It’s not Mersault’s actions that influence his crime, but rather his lack of actions. His apathy for everything and the absurd causes him to place life to near or on no value whatsoever. Since he feels no remorse for Maman’s death, he certainly won’t feel anything for a stranger’s death even if he murdered him. The court looked into Mersualt’s private life and found details about the death of his mother. When Mersault’s lawyer is talking to him and it is said that, “The investigators had learned that I had “shown insensitivity” on the day of Maman’s funeral” (Camus 64).
While society has been almost inattentive to it all long, Meursault only reaches this stage by the time he confronts and accepts his own death. However, his approach to light like to his death is genuine, unlike society’s. His attitude toward light is demonstrated through the language he uses to describe it. In Part One just before Meursault kills the Arab, he characterizes the sunlight as the “blinding stream falling from the sky”(pg. 57).
Taylor Smith Mrs. Fowler IB Language Arts 17 May, 2016 The Stranger: The Epiphany The Stranger is a novel written by Albert Camus and was published in 1942. It follows the story of Meursault, an indifferent French Algerian, and his actions leading to his eventual death. Camus, a French philosopher, author, and journalist most notably renowned for his philosophy of absurdism, distributes a recurring theme of existentialism and absurdism throughout the novel, and heavily does so in passages that serve the most significance to the story. One of the most important passages within the novel is when Meursault repeatedly defies the chaplain in the cell. It serves as a pinnacle for the entire story, and grants readers a look into the main characters state of mind.
I will first discuss how Meursault appears emotionless, than how Camus uses the motif of weather to express Meursault’s emotions for him and lastly what impact this makes. Meursault is not an emotional person. Meursault often seems not to react to major events that happen to him. For example when his mom dies, he says, “Really, nothing had changed”(24). There is an obvious emotional disconnect.
Many, if not all, of the questions the magistrate and the prosecutor direct towards Meursault during the trial began with the word “why” and the conclusions made simply attempts to establish a sense of rationality in a world that is truly irrational. The word ‘again’ shows that, no matter how many times Meursault makes it evident that he has no answer to their questions, the authorities still try to force
Because he is a stranger to the rest of the society, Mersault is personally attacked because of his differences, eventually leading him to death by the guillotine. Mersault does not seem to care about the little details of life because he is living it through and getting by on the simple necessities. He focuses on his physical needs rather than his irrelevant needs because he finds they have no importance. At the very beginning of the novel, Mersault’s mother passes away. Following Maman’s death, Mersualt expresses very different emotions.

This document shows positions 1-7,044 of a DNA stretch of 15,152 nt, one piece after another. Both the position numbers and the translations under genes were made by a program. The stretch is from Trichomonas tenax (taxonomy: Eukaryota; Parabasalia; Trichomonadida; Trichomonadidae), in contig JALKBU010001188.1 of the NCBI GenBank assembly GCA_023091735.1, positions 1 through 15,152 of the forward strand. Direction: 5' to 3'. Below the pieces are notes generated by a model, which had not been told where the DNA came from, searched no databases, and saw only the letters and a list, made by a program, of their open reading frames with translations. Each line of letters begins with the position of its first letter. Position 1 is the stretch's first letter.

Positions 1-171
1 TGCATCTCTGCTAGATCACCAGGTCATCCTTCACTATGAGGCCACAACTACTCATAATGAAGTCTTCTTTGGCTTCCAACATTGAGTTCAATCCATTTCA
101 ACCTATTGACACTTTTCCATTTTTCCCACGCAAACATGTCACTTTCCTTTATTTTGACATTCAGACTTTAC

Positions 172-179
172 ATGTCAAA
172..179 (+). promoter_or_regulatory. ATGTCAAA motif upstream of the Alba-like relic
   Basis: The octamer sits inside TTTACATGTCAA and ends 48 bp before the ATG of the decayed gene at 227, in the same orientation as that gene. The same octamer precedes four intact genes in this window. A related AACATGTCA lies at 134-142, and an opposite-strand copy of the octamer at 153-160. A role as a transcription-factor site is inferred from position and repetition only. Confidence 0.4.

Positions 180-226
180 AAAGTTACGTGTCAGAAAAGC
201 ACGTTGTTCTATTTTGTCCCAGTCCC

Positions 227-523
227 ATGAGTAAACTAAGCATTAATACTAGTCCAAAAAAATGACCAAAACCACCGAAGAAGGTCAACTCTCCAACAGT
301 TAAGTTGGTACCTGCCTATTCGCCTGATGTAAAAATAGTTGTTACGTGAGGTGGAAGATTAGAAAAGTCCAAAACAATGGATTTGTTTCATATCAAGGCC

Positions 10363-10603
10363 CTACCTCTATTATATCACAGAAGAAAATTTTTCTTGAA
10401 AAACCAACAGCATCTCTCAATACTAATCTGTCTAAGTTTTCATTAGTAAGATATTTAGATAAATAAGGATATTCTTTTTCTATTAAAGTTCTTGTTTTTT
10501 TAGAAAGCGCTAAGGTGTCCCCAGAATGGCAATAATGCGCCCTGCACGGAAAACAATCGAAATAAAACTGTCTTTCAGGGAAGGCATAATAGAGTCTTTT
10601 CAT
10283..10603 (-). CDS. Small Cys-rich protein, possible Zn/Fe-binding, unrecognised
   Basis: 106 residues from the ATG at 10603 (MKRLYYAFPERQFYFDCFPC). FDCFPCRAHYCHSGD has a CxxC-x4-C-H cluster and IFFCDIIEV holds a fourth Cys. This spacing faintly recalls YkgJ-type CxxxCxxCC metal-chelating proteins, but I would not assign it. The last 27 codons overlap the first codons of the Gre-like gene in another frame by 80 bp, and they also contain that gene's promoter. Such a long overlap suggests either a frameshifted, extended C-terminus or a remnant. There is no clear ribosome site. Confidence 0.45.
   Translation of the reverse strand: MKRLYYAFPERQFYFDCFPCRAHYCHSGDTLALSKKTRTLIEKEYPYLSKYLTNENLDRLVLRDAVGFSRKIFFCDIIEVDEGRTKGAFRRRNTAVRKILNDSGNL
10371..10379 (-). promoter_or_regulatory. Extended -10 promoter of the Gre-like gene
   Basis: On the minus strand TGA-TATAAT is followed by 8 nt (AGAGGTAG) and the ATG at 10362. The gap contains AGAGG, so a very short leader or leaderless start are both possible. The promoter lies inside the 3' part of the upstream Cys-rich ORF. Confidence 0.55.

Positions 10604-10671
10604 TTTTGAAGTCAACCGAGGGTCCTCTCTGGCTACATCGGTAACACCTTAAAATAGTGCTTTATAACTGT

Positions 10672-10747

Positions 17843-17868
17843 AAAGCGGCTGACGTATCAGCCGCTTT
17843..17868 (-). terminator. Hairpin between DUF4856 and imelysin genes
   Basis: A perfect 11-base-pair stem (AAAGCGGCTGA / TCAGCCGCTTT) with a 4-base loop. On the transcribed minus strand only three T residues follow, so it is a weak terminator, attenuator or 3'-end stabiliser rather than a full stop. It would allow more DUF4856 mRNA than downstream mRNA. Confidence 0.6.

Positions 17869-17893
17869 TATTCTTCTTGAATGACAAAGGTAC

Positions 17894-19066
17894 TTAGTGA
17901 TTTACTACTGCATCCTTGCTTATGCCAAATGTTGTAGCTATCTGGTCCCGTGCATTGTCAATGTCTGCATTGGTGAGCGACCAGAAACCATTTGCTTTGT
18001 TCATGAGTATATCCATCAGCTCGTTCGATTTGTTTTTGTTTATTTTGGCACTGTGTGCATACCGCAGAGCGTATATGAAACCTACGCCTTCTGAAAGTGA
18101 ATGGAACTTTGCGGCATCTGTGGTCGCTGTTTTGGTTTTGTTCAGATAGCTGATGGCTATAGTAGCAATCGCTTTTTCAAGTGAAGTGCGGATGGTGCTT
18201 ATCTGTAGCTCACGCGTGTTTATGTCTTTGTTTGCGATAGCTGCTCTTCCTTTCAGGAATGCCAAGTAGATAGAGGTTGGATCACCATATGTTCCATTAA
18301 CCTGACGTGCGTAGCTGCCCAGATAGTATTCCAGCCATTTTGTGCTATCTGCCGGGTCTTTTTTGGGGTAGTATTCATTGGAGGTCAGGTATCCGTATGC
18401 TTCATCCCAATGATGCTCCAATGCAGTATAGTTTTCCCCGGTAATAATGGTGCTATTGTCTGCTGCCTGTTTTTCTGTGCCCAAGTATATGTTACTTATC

For Meursault he does not feel remorse for any of his actions or antics because there is no purpose to life; There will be no judgement or ‘Hell’ for Meursault after death. Normally people of faith abide by certain commandments that would thus grant them acceptance to ‘Heaven’. Meursault finds such beliefs as silly and pointless, much like everything else. Meursault holds a pessimistic and absurd outlook on life; Camus made it apparent to infuse his atheistic and existentialistic values into the form of
When writing the journal entries, which I intended to be more personal and insightful into Meursault’s character than the novel. I wanted to demonstrate how the actions from the past, such as having to quit school, affected him and turned him into the character readers see in the novel by taking away his meaning to life, getting an education. I did this by creating a shift in Meursault’s speech. In the first journal entry, Meursault is introspective focusing more on his dreams and ambitions. When having to quit school, Meursault’s speech becomes more like in the novel, monotone, simplistic, and focusing on the world around him and how he feels at the present.
It is in these bizarre acts that the others deem Meursault a stranger. His disregard for social constructions presents the views of the existentialist philosophy. Love is known to be deception by existential theory due to one’s desire to have someone else love him or her. Also, as mentioned before, Meursault’s conviction in God’s nonexistence makes him detached not only concerning death, but also to love, morals (Meursault also befriends his neighbor, who is also thought to be a pimp by others), and other basic human conceptions. When new friend-the pimp- asks for his help to embarrass his ex-girlfriend, Meursault again with any consideration agrees to something that would have normally been thought of as insane, and does not contemplate that there may be consequences for this agreement.
Meursault is a distinct individual who comes across socially awkward, with awareness to sensory aspects and peoples actions. He’s very disconnected from the world. Many aspects influence Meursault, some examples of these aspects are other individuals such as Raymond, Marie and the Priest. As well as other characters and their relationship with Meursault there are sensory aspects that affect Meursault. Physical things such as the sun and heat make him become uncomfortable and act “inappropriately.” The sun is present at his mother’s funeral, when he refuses to grieve.